It was said that she could have published the most in-depth book about plants that had ever been, but her fear of failure held her from doing it, and thus, she never did.  

Tuesday:  Exploration, Medicine, technology & Design
Dr. Mae Jemison  - astronaut, 1st African American Woman in space
Sally Ride,  - astronaut, 1st American Woman in space
Myra Adele Logan,  - 1st woman to operate on the human heart
Ann Hamilton,  - Medicine related to industrial areas
Rachel Zimmerman – Created a translator through symbols, she created technology to get disabled individuals who could no longer communicate with words. Blissymbols
Ada Lovelace, - father was poet Byron, she worked on the initial seeds of computers   Analyst, Metaphysician, and Founder of Scientific Computing
Janine Benyus,  - Biomimicry
Sylvia Earle - Deep Ocean Research



Dr. Mae Jemison- Astronaut
Born in Alabama, Lived in Chicago, currently lives in Huston TX, but remains a global citizen.
(1956 - present)
Mae's parents believed education was extremely important and hence was the reason for moving to Chicago when she was 3 years old.  At age 4, her Uncle inspired her interest in Archeology and Anthropology.  She has degrees, experience, and skills in African studies, African American studies, Chemical Engineering, Science, Dance, Coreography, Astronaut, Education, Teaching,  Medical work and more.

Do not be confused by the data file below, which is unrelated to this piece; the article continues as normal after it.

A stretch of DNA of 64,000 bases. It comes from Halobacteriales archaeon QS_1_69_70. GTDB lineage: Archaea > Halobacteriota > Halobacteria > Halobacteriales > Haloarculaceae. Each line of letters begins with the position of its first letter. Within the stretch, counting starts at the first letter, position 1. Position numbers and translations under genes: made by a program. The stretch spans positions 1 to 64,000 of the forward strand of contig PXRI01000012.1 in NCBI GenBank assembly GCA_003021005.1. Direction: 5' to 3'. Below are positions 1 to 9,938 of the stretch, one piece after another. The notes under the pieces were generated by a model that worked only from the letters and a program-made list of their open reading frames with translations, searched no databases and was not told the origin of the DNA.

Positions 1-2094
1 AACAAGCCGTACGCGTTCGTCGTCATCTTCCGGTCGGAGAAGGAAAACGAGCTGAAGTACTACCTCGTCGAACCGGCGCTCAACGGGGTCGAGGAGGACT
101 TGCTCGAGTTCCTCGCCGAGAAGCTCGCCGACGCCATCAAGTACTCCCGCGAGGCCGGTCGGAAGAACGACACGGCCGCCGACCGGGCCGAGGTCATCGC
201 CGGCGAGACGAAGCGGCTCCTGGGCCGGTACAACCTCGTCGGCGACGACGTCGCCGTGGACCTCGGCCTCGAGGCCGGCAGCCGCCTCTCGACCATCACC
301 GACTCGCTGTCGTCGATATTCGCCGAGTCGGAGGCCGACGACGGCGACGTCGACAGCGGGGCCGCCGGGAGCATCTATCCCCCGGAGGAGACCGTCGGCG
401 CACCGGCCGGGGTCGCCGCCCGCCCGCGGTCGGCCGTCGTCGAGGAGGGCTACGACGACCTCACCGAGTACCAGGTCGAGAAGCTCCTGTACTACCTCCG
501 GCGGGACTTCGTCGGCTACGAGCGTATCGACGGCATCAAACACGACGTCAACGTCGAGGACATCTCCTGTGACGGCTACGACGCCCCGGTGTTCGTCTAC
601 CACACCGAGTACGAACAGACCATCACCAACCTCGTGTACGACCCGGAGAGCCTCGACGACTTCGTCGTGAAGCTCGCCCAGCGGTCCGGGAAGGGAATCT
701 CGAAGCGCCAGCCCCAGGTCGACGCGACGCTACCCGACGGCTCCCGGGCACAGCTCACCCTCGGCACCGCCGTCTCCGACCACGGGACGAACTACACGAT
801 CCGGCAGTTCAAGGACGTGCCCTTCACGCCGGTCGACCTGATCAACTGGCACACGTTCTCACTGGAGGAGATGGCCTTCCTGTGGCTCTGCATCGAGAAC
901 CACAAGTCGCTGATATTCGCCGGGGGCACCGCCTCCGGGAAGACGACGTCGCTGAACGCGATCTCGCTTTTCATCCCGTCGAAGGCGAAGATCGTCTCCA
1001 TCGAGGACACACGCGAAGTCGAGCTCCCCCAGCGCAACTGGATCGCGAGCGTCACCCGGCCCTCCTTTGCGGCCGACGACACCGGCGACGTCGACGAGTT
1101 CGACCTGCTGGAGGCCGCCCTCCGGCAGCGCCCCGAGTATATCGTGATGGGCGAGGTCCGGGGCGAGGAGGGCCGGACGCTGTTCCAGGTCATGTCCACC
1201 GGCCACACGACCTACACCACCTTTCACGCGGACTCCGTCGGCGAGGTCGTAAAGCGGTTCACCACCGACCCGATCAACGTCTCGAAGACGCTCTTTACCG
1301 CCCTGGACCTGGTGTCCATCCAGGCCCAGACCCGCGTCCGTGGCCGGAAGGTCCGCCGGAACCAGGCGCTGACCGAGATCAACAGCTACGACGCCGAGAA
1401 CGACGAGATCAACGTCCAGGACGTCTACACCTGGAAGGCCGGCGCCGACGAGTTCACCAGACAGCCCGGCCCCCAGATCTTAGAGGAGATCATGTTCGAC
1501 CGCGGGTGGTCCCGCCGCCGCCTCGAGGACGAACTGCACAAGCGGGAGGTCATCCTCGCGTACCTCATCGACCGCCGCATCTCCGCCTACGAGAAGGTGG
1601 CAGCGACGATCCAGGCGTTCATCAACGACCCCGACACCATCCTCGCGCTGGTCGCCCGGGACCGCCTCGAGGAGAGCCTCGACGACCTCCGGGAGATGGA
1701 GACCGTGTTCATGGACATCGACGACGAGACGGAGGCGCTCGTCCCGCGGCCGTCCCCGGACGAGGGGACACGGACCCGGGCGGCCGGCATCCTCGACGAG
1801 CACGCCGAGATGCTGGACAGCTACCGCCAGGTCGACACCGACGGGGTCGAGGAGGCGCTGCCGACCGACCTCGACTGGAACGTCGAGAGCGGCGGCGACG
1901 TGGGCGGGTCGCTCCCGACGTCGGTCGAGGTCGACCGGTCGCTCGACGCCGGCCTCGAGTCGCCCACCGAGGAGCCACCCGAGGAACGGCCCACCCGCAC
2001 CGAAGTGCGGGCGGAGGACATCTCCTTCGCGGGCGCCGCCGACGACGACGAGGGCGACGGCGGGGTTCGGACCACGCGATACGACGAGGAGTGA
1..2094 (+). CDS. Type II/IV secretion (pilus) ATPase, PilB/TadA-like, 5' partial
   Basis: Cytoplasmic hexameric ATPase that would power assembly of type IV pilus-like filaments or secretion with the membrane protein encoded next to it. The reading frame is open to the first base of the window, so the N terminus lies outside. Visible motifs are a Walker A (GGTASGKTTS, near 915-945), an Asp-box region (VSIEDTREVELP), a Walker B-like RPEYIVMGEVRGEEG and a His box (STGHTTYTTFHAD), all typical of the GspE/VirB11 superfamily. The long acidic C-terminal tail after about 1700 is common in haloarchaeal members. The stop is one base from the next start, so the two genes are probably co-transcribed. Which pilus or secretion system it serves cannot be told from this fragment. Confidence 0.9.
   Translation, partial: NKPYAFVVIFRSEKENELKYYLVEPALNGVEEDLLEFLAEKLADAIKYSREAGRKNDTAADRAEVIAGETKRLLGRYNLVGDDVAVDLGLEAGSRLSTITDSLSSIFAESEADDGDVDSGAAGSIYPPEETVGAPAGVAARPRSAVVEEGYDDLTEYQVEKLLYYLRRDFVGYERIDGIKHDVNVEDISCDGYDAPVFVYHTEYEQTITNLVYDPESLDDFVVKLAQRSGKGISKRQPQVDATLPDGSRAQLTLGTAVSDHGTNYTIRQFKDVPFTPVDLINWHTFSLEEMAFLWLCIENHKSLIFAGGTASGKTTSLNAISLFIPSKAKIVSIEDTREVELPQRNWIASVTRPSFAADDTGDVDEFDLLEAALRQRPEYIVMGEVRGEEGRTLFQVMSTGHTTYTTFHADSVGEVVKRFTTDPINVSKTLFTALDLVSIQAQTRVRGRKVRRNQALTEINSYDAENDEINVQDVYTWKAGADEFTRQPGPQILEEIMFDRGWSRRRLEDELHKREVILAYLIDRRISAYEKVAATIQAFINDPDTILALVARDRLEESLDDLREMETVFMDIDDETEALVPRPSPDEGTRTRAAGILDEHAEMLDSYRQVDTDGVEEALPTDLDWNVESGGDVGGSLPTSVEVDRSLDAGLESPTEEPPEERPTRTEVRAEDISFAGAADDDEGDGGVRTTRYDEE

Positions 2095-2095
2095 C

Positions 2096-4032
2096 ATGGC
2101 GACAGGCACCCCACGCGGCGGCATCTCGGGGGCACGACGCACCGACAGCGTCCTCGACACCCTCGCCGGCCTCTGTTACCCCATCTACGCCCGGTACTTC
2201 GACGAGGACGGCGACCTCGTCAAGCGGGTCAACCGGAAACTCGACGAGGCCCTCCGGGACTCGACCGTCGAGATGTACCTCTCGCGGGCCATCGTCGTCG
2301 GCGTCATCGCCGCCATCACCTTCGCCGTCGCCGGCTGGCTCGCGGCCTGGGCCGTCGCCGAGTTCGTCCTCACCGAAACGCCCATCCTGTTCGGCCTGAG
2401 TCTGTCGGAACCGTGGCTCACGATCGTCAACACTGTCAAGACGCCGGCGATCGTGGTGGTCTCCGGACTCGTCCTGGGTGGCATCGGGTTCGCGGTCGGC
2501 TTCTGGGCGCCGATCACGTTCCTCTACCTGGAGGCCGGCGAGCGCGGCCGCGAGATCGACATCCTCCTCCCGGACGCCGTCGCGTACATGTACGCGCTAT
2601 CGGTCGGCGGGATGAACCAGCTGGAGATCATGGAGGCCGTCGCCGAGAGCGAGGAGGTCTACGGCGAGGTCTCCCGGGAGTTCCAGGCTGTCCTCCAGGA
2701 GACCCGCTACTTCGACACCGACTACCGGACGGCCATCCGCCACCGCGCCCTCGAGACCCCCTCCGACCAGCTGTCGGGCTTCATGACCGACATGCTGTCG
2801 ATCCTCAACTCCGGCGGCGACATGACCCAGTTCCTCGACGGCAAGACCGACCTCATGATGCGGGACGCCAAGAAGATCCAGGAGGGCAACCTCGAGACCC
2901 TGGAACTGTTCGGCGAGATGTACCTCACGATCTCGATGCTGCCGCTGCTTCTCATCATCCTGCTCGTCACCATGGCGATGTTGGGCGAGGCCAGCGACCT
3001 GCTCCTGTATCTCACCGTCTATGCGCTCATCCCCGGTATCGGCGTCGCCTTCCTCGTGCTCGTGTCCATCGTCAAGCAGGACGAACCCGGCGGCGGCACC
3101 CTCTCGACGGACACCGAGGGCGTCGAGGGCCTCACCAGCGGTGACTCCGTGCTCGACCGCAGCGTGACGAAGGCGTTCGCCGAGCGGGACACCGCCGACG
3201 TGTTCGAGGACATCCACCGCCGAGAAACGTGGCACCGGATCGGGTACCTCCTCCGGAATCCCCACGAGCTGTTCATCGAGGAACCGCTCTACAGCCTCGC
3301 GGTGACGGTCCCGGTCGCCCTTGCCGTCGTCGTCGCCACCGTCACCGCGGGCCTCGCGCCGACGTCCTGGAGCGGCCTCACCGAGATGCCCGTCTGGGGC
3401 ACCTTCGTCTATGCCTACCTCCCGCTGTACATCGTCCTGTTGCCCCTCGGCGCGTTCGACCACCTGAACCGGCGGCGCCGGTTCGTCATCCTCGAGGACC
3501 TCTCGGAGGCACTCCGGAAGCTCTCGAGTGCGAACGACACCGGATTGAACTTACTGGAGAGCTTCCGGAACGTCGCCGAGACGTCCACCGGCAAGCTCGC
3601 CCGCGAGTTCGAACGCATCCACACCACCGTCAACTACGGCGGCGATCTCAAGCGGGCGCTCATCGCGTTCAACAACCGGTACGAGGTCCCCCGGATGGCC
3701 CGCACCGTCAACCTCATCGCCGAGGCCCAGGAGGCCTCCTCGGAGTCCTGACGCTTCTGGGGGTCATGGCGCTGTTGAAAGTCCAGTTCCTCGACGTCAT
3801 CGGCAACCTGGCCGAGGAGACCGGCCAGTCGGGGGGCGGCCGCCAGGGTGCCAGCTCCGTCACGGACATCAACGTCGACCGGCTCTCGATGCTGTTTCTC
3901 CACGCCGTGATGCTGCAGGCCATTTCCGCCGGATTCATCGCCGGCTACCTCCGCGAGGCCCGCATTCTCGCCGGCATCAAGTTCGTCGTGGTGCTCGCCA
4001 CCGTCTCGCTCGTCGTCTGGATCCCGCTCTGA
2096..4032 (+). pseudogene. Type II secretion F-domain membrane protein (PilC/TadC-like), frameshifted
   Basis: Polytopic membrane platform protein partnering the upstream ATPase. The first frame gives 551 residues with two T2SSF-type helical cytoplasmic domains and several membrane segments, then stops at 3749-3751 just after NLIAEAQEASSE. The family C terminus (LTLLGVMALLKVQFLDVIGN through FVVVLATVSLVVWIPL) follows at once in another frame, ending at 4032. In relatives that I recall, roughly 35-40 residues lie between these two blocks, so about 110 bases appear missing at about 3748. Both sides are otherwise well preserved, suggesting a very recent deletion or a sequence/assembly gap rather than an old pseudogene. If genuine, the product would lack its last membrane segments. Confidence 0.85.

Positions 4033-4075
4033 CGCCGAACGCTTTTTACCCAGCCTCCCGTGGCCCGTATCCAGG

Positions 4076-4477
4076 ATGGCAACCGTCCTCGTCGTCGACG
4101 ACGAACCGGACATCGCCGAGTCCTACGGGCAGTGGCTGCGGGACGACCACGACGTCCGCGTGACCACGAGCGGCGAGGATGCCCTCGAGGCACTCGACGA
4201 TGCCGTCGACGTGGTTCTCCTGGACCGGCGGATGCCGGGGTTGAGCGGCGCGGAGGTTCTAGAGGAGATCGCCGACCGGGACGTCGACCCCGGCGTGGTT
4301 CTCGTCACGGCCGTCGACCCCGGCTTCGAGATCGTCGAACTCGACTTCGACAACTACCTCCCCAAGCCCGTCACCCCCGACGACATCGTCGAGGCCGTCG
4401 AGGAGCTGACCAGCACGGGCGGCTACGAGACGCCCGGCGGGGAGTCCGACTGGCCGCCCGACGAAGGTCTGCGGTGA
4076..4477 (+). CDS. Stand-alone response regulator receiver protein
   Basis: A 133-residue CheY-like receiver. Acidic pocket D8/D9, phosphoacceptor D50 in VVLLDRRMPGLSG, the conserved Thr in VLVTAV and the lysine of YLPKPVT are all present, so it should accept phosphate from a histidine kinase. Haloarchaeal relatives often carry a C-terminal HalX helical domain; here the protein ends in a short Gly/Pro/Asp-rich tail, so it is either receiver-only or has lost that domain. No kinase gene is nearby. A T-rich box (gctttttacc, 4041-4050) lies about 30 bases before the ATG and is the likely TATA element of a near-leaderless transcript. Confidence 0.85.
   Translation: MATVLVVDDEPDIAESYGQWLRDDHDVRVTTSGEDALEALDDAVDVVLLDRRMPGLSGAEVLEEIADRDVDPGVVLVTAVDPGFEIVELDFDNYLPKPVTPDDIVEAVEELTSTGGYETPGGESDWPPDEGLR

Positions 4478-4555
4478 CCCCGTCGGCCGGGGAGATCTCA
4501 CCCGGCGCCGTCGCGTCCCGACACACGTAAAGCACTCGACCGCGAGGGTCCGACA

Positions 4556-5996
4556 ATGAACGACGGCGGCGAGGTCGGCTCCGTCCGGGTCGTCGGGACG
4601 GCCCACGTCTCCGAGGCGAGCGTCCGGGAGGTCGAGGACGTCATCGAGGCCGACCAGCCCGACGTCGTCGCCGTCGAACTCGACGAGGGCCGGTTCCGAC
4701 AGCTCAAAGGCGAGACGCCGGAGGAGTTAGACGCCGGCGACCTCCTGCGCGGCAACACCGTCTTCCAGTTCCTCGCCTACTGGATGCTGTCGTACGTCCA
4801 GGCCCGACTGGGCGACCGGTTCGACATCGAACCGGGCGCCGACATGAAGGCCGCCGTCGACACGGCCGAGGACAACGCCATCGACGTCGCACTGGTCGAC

She is dedicated to equality for all people and improving the status of those who are inhibited by social injustice.  She has traveled all over the world and worked on improving the health of those in less fortunate countries than our own.

Since leaving NASA - she has focused her attention of providing opportunities for education in the sciences and beyond.

Bio Taken directly from TED talks:
"In 1992, Mae Jemison was the first African-American woman to go into space. She's become a crusader for science education -- and for a new vision of learning that combines arts and sciences, intuition and logic.
Mae Jemison is a poster child for an education that combines arts and sciences. As she says, "I always knew I'd go to space." Trained as an engineer, Jemison is a medical doctor, and she practiced in LA before becoming the Peace Corps' Medical Officer for Sierra Leone and Liberia. While running that effort, she researched Hepatitis B, schistosomaisis and rabies with the CDC and NIH.